Friday, July 22, 2011
Frasierquest 4.3: The Impossible Dream
Niles: Focus on any detail in the motel room. What’s the first thing that pops into your mind?
Frasier: Uh... a crescent shaped lamp.
Niles: Perfect. Crescent shaped lamp. Run with that. Crescent... moon... Daphne Moon... French maid... brass bed... satin robe...
Fraiser: This is my dream.
Dream analysis is one of those weird bits of psychology that even amateurs like myself can pretend to understand. I’m not sure how seriously it’s still taken, but fiction likes to use dreams as symbols a lot, and so sooner or later we end up getting a personal look into Frasier’s head. In practice, the premise of Frasier confronted by an inscrutable but disturbing dream ends up playing almost like an episode of House, with multiple false diagnoses before the final correct one. All in all it’s a cool change of pace, with a few fun extras thrown in.
Frasier’s plagued by a recurring nightmare. He wakes up in a seedy, dimly lit hotel room with a tattoo reading “Chesty” on his arm, when none other than Gil Chesterton steps out of the shower. Frasier is so distressed by this dream that he enlists Niles to help find its true meaning (which he’s reasonably certain is not wish fulfillment.) Twice he thinks he’s come up with a solution, pointing to a dilemma that may be brewing in his subconscious, and by moving it to his conscious mind hopefully expelling the dream, but it keeps coming back and defying his analysis.
I like how the structure of this episode is built on the idea that a dream can be expelled or altered by interpreting it. Even when Frasier’s theories fail to get him out of this recurring nightmare, they end up changing details. It does mean that the structure is just “this doesn’t work, this doesn’t work” until Frasier cottons to the real explanation (and even that may not fully fix things), but in the course of twenty-some minutes it doesn’t feel that repetitive.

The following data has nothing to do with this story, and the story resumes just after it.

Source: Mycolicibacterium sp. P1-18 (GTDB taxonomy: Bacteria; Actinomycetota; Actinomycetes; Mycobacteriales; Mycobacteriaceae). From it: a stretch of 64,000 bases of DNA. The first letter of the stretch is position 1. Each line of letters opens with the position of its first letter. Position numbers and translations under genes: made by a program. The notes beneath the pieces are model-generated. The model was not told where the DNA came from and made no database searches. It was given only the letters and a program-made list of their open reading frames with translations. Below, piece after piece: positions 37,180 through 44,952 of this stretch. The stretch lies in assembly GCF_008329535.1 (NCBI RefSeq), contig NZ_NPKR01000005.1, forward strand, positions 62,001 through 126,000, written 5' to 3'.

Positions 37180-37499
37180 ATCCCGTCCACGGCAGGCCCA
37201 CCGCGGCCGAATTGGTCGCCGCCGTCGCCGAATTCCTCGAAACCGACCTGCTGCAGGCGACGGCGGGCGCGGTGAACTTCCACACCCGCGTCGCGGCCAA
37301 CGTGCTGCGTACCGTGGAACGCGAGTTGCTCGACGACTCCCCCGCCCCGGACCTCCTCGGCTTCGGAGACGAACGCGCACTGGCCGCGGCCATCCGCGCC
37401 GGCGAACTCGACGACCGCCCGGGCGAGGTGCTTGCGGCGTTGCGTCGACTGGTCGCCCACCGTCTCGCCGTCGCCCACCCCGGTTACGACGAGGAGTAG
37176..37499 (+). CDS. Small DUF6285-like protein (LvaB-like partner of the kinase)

There’s a potentially problematic element of gay panic in Frasier’s dream, but I like how this ends up being handled. Instead of simply being comically terrified at the suggestion that he might have buried homosexual feelings, he honestly starts to wonder. He talks with his father about it. In some ways it’s an overreaction- dreams are probably not the best place to look to start confirming or questioning your sexuality- but since we’ve established Frasier is in a dry spell, some existential questioning is understandable. Martin’s probably right- if Frasier were gay he’d know by now- and in any case, I doubt Gil’s his type.
Continuing what now looks to be a pattern of trying to give everyone something to do, Martin and Daphne share another scene this episode, playing a joke on a fellow elevator passenger by improvising a discussion straight out of a spy novel. This has absolutely nothing to do with anything, but it’s brilliant- it’s really funny in itself (a rare instance of something that’s funny to the characters also being funny to the audience), and illuminates the characters by showing their more playful side. It’s something we haven’t quite seen before from either, but it doesn’t feel out of place. Both characters also try to help Frasier with his dream problem, Daphne making an adorably loopy suggestion and also sharing a story that, well, let’s say it makes for a nice mental image. (And speaking of nice images, the lovely Pauley Perette, now of NCIS fame, shows up as a Café Nervosa barista.)
The end of the episode implies that Frasier hasn’t quite licked his problem. He’s worked out that his boredom with the dull cases on his show lately forced his subconscious to come up with a complex puzzle for him to solve, but all that means is that now Sigmund Freud is his bedtime companion. in a sense the episode just sort of ends when the premise is exhausted, but given how much fun the ride has been it’s hard to complain too much. This isn’t a classic episode but it’s a memorable one, with a fun concept effectively mined for laughs and for a little bit of character shading. If nothing else, it leaves us with the lesson that if you have a bizarre and disturbing recurring dream, it may just be because you’re really, really bored.
Guest Callers: Kieran Culkin as Jimmy, Christopher Durang as Rudy
Written by Rob Greenberg
Directed by David Lee
Aired October 15, 1996
Daphne: Well, in your dream, who was in the shower? Gil. What is a shower? Running water. Who needs water? Fish. What do fish have? Gills. Do you see where I’m going?